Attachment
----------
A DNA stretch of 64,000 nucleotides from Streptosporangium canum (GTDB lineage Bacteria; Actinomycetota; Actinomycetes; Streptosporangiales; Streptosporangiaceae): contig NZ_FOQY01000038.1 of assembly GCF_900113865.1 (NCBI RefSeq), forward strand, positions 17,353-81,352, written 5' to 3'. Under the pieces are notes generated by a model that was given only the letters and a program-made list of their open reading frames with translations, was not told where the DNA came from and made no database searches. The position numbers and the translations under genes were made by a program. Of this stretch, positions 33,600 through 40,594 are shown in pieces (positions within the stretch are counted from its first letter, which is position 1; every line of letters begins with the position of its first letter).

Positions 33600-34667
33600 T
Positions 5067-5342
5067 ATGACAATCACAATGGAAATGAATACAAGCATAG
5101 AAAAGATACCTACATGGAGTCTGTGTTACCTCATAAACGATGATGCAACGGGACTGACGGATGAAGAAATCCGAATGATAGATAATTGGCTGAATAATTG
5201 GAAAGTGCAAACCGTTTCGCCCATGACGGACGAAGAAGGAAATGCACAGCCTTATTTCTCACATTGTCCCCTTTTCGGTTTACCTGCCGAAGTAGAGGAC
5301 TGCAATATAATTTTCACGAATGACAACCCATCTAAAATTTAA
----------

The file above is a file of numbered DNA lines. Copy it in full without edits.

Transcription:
A DNA stretch of 64,000 nucleotides from Streptosporangium canum (GTDB lineage Bacteria; Actinomycetota; Actinomycetes; Streptosporangiales; Streptosporangiaceae): contig NZ_FOQY01000038.1 of assembly GCF_900113865.1 (NCBI RefSeq), forward strand, positions 17,353-81,352, written 5' to 3'. Under the pieces are notes generated by a model that was given only the letters and a program-made list of their open reading frames with translations, was not told where the DNA came from and made no database searches. The position numbers and the translations under genes were made by a program. Of this stretch, positions 33,600 through 40,594 are shown in pieces (positions within the stretch are counted from its first letter, which is position 1; every line of letters begins with the position of its first letter).

Positions 33600-34667
33600 T
Positions 5067-5342
5067 ATGACAATCACAATGGAAATGAATACAAGCATAG
5101 AAAAGATACCTACATGGAGTCTGTGTTACCTCATAAACGATGATGCAACGGGACTGACGGATGAAGAAATCCGAATGATAGATAATTGGCTGAATAATTG
5201 GAAAGTGCAAACCGTTTCGCCCATGACGGACGAAGAAGGAAATGCACAGCCTTATTTCTCACATTGTCCCCTTTTCGGTTTACCTGCCGAAGTAGAGGAC
5301 TGCAATATAATTTTCACGAATGACAACCCATCTAAAATTTAA